The joy of hattrick football manager
Firstly, a fact. Guys, in particular, enjoy football computer games. And luckily since 1997, the hattrick football manager game has provided players with joy and frustration in equal measure.
You’re forgiven if you’ve never heard of hattrick. Pre-2004 I certainly hadn’t. Only in the obvious sense that it means three goals scored by a player in a match.
This was until I found myself idly scrolling through a link posted to the game on my local football club’s fans’ forum. And from there on I began building a team.
Let’s face it, most fans take their football in any form. If not watching, playing or dissecting the real thing, we’re playing Fifa or Pro Evo. Desktop-based (also now with an app), hattrick actually began life in 1994 and a quarter of a century on, still neatly hold its place in the fantasy games landscape.
The game can take up as much or little time as you want it to. Put simply, you pick a line-up and play a couple of matches each week against managers from all over the world.
Match action centres around a match engine, based on algorithms. And if you’re a teacher in the UK, you’ll know not to trust algorithms. In my case, having a healthy mistrust of the match engine is a key factor in longevity.
Hard to get be an addict
Whereas you can get instant gratification from Fifa, hattrick football manager makes you wait for your entertainment. This is because it’s played in real-time.
With Football Manager you can churn through a season in a day and suddenly wonder where your teenage years have gone. This isn’t possible in hattrick, although you can still waste plenty of time scouring a transfer market or plotting the week’s tactics.
In the UK, teams play one league match per week (on Sundays) and a cup tie on Tuesdays if you’re skilled enough to remain in knockout competition. Friendlies take up the midweek slot for those of us dumped out the cups early.
This means that for the average user, the hattrick game doesn’t eat too much into your time and your better half can’t accuse you of being obsessed. Much.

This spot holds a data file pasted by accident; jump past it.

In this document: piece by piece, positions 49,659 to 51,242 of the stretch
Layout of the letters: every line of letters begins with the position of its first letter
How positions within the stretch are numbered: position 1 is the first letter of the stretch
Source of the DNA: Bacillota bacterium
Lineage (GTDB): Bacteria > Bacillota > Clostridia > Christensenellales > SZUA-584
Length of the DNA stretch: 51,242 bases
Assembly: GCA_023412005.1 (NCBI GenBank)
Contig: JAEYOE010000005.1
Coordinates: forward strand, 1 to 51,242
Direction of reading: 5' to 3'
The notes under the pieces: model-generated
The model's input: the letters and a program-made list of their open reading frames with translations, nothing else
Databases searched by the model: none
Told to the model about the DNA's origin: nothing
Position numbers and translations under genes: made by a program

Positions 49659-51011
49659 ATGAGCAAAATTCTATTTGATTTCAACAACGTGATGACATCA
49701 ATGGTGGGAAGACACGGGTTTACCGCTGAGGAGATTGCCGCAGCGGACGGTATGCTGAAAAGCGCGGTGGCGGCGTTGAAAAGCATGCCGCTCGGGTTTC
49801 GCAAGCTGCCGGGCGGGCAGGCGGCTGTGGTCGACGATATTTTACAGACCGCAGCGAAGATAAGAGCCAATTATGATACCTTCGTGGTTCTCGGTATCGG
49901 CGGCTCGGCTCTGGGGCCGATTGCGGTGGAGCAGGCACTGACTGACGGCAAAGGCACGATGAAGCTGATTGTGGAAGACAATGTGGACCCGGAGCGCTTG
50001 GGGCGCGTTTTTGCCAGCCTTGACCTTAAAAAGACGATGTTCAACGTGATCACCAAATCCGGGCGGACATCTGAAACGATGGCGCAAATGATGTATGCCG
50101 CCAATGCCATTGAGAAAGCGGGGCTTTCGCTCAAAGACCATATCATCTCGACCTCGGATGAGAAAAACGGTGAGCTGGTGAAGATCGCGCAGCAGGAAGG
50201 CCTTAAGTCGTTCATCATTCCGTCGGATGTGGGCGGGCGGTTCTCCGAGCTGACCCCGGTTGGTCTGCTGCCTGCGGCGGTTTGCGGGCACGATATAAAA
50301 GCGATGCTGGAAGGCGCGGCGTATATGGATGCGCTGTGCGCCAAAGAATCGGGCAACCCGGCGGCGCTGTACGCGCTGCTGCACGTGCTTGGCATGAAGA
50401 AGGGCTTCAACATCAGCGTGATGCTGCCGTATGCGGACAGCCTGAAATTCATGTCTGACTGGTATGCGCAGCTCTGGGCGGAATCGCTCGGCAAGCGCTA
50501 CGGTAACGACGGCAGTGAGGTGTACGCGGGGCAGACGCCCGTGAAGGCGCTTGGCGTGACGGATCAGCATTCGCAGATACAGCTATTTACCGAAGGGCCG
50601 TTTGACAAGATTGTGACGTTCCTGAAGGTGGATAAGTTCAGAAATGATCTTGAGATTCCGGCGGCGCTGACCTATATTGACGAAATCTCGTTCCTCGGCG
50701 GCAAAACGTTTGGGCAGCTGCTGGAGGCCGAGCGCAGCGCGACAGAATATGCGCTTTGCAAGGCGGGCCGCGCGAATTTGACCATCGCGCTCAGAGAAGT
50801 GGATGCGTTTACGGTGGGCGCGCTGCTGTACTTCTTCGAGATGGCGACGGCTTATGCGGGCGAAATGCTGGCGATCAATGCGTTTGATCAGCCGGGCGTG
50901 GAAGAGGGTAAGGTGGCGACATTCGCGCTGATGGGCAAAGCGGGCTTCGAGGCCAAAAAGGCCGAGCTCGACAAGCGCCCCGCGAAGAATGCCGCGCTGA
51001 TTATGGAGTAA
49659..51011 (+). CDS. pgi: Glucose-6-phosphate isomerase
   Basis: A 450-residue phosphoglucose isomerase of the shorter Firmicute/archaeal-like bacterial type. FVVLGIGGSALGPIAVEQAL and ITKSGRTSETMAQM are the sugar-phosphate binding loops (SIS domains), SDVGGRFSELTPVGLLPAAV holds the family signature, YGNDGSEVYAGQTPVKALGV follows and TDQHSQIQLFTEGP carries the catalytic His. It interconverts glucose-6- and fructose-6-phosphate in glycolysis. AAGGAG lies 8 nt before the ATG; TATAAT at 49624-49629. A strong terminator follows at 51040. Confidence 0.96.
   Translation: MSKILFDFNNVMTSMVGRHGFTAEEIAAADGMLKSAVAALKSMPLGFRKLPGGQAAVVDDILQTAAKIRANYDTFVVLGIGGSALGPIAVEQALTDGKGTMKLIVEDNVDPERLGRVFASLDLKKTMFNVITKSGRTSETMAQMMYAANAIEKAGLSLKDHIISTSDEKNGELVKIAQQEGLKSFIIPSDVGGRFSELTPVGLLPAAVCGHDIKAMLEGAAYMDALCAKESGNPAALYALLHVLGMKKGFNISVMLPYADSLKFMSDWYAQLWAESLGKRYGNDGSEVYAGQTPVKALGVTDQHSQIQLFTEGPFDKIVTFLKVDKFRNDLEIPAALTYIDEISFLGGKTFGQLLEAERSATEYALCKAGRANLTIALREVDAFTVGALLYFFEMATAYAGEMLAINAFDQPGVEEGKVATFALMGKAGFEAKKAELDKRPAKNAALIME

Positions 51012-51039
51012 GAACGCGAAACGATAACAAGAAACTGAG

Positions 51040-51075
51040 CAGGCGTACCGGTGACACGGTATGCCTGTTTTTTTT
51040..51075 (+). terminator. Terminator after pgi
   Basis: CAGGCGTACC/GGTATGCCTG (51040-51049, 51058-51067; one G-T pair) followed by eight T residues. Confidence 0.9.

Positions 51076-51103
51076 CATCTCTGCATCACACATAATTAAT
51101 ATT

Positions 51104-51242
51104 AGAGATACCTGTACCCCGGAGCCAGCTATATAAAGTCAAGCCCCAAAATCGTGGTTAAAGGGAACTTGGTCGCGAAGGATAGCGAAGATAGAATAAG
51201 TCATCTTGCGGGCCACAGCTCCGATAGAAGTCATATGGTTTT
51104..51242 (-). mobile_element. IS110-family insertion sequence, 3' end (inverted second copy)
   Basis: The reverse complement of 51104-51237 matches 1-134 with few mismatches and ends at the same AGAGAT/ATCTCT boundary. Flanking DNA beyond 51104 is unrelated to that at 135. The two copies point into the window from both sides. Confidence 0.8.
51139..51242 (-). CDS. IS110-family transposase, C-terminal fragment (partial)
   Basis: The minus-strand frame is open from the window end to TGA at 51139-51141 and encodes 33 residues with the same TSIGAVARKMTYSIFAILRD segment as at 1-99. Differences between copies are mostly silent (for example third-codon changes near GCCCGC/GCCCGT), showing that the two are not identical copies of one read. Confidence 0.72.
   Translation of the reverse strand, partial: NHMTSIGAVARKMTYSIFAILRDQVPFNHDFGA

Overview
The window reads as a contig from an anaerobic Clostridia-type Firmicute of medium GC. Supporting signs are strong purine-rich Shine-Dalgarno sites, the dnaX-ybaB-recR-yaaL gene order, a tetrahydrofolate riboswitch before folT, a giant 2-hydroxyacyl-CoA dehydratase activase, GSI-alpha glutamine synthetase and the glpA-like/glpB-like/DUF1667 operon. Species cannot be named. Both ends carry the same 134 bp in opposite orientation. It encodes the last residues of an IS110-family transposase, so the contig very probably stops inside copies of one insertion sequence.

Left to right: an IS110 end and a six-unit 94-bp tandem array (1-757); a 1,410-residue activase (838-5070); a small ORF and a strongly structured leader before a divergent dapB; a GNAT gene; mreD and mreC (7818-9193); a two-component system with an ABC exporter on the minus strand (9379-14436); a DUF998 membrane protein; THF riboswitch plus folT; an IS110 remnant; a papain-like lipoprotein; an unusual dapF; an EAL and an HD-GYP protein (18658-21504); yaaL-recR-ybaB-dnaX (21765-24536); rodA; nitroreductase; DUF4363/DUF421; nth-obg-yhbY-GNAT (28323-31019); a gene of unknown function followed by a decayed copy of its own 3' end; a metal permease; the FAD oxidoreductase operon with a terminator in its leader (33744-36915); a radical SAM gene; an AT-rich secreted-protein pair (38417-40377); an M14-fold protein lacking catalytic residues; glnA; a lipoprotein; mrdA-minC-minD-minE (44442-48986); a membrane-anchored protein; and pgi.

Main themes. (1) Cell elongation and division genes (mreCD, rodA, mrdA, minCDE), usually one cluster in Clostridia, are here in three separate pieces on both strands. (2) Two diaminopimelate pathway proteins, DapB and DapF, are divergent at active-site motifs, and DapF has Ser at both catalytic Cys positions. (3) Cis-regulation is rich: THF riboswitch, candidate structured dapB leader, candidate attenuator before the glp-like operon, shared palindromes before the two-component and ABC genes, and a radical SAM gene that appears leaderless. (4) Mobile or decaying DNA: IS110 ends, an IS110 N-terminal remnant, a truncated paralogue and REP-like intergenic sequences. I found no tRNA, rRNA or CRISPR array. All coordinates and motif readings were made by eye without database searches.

But of course there are things to get hooked on.
Training players can be done from academy level, all the way to the top. It takes patience and time but is rewarding.
Some devotees will religiously train players to feature in their national team setup. You can train a player all the way to U20 through to the seniors. Anything too involved usually requires hanging out on forums, where expert hattrickers offer up the benefit of their vast game-playing experience.
Hitting the transfer market is always good fun, seeing where you can lodge your opening bid for the weird denomination of £667 for example.
There are many ways to play. Like all games, you’ve got your nerdy, studious managers, those who wheel and deal, train and train some more, in a bid to reach the top echelons of the game.
Others happily sit mid-table in a mid-level division, perhaps trying to plot victory in a cup competition.
Playing hattrick for fun or fame
In our current age of uncertainty, hattrick provides an outlet to take cover from real-life events. Not for this world, a lack of crowds and revenue streams for clubs down the football pyramid.
The nice thing is that the dreaded match engine can mess with even the best laid plans and nothing in hattrick can ever be 100% certain. Apart from the fact the match engine will make you scream at the screen.
A majority of hattrick’s thousands of users play purely for fun without getting too hung up about results and I guess that’s the beauty of it, and is partly why the game still continues today.
After all, as in life – how do you measure success? It’s entirely up to you. Success might be spending or stockpiling big money to get to the top. It could be seeing how far you can go in a cup.
Or it might be just ticking along and enjoying the interaction that the hattrick community brings. All these ways work.
So why not have a go and take on the challenge?